A key assumption of this blog is that the list of countries with semi-presidential countries is very heterogenous. To operationalise semi-presidentialism in this context, we need to identify different types of semi-presidentialism and test whether particular types are associated with certain outcomes. To this end, I tend to prefer Matthew Shugart’s categorisation of president-parliamentary and premier-presidential countries because of the constitutional (and, therefore, largely unambiguous) way of making the distinction and the theoretical logic underpinning it.
Another way of distinguishing between different types of semi-presidentialism is to differentiate between countries where the directly elected president is constitutionally classed as the head of state and the head of government and those where this is not the case, even though in both there is also a prime minister and cabinet that are responsible to the legislature.
According to my records, the following countries currently have presidents that are constitutionally classed as head of government:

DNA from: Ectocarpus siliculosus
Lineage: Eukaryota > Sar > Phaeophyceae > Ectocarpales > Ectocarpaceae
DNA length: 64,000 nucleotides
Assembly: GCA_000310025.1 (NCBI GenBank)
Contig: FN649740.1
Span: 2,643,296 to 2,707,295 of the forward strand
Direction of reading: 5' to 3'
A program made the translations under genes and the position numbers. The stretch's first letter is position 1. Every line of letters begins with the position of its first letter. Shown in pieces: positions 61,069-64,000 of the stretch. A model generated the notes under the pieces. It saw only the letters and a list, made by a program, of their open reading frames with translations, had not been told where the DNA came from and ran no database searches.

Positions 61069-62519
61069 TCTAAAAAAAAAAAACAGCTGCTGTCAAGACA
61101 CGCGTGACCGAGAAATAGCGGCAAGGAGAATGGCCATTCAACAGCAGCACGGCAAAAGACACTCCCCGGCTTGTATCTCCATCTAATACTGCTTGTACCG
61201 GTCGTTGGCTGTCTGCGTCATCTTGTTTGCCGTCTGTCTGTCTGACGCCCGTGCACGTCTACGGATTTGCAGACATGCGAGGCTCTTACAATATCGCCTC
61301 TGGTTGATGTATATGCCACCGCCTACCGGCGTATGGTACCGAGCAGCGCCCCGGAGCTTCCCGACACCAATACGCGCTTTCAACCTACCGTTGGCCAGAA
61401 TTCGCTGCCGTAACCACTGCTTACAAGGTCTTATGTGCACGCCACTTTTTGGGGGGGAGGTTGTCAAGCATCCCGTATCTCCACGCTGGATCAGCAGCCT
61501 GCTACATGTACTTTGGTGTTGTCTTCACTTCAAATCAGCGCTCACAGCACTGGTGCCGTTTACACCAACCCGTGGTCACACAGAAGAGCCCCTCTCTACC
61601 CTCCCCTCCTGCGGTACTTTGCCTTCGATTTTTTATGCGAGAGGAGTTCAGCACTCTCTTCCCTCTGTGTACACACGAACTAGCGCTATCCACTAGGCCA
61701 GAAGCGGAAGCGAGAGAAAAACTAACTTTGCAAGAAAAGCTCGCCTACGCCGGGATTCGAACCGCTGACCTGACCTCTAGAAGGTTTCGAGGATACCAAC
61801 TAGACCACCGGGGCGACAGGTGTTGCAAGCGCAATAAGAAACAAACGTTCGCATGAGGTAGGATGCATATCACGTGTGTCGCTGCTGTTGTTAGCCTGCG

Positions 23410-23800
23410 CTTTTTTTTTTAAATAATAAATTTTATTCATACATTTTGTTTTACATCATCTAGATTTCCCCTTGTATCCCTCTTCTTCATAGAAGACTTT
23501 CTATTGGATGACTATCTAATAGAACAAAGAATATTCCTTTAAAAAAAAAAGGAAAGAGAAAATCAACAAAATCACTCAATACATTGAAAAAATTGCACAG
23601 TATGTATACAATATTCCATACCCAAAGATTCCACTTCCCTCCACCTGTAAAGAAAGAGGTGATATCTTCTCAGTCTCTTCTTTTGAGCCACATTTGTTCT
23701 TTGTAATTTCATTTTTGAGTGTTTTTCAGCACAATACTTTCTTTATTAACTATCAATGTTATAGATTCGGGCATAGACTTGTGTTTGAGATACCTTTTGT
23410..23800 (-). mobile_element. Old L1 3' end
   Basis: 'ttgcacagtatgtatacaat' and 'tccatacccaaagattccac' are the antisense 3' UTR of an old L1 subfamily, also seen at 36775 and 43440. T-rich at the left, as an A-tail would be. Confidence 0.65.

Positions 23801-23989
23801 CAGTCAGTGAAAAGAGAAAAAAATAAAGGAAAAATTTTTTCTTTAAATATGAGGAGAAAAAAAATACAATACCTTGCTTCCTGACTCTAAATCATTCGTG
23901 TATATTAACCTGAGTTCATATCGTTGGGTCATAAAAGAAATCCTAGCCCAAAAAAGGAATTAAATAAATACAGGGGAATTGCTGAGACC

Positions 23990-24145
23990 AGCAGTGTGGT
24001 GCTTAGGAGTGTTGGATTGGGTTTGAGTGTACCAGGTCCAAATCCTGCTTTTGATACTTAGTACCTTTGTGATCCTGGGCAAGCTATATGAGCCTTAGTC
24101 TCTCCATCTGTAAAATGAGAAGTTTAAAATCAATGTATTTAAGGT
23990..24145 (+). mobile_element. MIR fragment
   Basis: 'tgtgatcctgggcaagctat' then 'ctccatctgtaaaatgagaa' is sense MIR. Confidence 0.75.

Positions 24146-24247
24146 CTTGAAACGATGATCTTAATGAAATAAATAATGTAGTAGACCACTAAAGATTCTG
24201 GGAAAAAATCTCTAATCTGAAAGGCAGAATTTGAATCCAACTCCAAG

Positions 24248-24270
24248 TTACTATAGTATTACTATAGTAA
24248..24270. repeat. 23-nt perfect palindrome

Mozambique (2004 Const., Art. 146-3)
Namibia (1990 Const., Art. 27-1)
Sri Lanka (1978 Const., Art. 38-1)
Tanzania (1977 Const. am. 1984, Art. 33-2)
Obviously, such a distinction would not help us to study semi-presidentialism very much because it would provide us with hardly any variation within the list of semi-presidential countries, whatever the theoretical rationale for the effects of the distinction might be.
Where such a list might be used is in relation to the never-ending debate about the definition of semi-presidentialism. To the extent that in these four countries the president is both head of state and head of government, they would seem to be the most constitutionally presidential-like of semi-presidential countries and some people may wish to classify them as such. However, I am happy to stick with them as semi-presidential.